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Nets have crowded backcourt, and Kenny Atkinson went with hot hands down stretch in opener

Spencer Dinwiddie drives to the basket during Nets'

Spencer Dinwiddie drives to the basket during Nets' season opener against the Pistons.  Credit: Getty Images/Gregory Shamus

For those who wondered why the Nets traded Jeremy Lin last summer, the crowd in the Nets’ backcourt is real. Starting point guard D’Angelo Russell learned as much when he sat out the final 16 minutes of the Nets’ season-opening 103-100 loss Wednesday night in Detroit while backup point guard Spencer Dinwiddie and Caris LeVert, who is like a point forward, ran the show.

LeVert and Dinwiddie totaled 50 points, and the Nets had more drives to the rim than any other NBA team that night. As coach Kenny Atkinson explained after Thursday’s practice, it was a case of going with the hot hands.

“I think we’ve got a lot of good point guards, two guards, perimeter guys, and there’s only so many minutes,” Atkinson said. “We’ve got to do it on a game-to-game basis. It was no punishment for [Russell]. Those other guys, we had to play them. They were getting to the rim. They were playing great basketball.”

Russell, who had eight points and five assists in 25 minutes, took it professionally, but he admitted it was tough to watch the fourth quarter as the Nets took a one-point lead, only to lose a close one. “It’s just tough to lose, honestly,” Russell said. “I feel like that’s a game we should have won. As far as subbing goes, he’s right. We’ve got multiple guys capable of doing that.”

Asked if he might use that outcome as fuel for the home opener against the Knicks on Friday night at Barclays Center, Russell said, “You try to take care of business every day and develop that trust with your coaches. It’s the first game. It’s not something I plan on getting too low about.”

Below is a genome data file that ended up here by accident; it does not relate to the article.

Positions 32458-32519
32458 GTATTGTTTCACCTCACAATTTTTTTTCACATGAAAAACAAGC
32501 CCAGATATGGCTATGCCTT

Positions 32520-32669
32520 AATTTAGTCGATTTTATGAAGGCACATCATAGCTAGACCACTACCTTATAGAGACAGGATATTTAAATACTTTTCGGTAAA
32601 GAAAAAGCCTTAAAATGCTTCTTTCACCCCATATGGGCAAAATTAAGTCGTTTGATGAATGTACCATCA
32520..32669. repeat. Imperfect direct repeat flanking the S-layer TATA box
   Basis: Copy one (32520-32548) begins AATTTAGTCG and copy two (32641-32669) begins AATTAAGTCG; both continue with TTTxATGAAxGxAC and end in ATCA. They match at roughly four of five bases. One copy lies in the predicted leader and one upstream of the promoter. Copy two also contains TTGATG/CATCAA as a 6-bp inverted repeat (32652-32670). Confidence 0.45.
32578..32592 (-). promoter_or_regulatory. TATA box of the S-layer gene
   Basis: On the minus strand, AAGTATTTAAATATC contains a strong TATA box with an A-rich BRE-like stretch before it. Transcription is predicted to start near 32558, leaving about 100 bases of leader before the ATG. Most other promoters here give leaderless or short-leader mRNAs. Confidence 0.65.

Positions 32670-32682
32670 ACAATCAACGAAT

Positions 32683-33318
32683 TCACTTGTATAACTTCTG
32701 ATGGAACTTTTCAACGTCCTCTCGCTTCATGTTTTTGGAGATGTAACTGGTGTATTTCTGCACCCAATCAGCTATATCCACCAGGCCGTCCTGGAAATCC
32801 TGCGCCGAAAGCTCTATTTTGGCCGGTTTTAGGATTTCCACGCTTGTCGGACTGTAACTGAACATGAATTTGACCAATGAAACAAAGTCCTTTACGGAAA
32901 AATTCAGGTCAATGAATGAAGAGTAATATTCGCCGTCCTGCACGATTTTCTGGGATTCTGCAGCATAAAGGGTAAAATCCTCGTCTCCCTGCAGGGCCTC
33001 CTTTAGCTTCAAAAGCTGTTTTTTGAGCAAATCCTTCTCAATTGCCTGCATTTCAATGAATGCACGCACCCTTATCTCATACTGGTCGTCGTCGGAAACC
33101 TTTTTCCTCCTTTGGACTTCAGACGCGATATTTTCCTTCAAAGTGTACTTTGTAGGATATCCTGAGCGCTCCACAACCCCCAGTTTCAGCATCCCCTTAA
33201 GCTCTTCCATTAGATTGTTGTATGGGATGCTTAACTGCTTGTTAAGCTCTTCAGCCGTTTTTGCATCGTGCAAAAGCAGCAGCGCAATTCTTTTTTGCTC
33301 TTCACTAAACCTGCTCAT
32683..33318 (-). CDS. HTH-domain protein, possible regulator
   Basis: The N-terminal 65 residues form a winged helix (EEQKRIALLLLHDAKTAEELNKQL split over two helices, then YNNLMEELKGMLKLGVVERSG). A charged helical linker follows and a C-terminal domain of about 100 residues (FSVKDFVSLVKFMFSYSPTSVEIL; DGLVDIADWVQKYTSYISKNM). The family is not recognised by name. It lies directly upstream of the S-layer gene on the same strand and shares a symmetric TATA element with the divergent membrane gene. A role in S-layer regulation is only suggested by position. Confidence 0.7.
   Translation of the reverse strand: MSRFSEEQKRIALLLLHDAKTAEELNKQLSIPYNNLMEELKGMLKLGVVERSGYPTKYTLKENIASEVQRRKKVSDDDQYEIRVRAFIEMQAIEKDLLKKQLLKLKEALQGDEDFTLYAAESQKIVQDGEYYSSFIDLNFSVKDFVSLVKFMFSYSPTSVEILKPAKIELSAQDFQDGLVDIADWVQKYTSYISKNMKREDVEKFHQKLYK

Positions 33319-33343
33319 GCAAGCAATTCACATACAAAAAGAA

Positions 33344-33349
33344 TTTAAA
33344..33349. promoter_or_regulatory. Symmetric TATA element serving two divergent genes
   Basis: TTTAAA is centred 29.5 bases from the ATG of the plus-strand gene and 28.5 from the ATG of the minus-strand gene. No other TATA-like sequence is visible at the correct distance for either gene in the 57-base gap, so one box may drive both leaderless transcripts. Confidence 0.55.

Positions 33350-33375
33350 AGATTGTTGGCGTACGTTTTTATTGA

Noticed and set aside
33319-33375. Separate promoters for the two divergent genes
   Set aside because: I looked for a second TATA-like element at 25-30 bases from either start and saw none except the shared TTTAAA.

In the final 10 seconds, LeVert, who led all scorers with 27 points, committed a turnover on a drive and two-guard Joe Harris missed a potential tying three-pointer at the buzzer. Russell hit a few game-winners last season, but it would have been tough for him to come in cold at the end.

“I would love that opportunity to go back on the floor,” Russell said. “If you warm up to start the game and you’re coming off the bench with the second unit, we’re depending on guys to be ready. So I think it’s the same type of pressure.”

The Nets’ backcourt will be even more crowded against the Knicks. Allen Crabbe was listed as probable after practicing and scrimmaging for the first time since injuring an ankle in the second preseason game. He probably will come off the bench rather than step into his starting two-guard role, but the Nets can use Crabbe’s three-point marksmanship.

“I feel like I was moving pretty well today,” he said of practice. “I don’t think it will be a factor. Just go out there and take the shots I normally take. I think I’ll be fine.”

Notes & quotes: Rondae Hollis-Jefferson (strained adductor), who was held out in Detroit, is cleared to play the Knicks. But after Hollis-Jefferson enjoyed the birth of his first son on Thursday, Atkinson said his playing status will take a backseat to any family issues.

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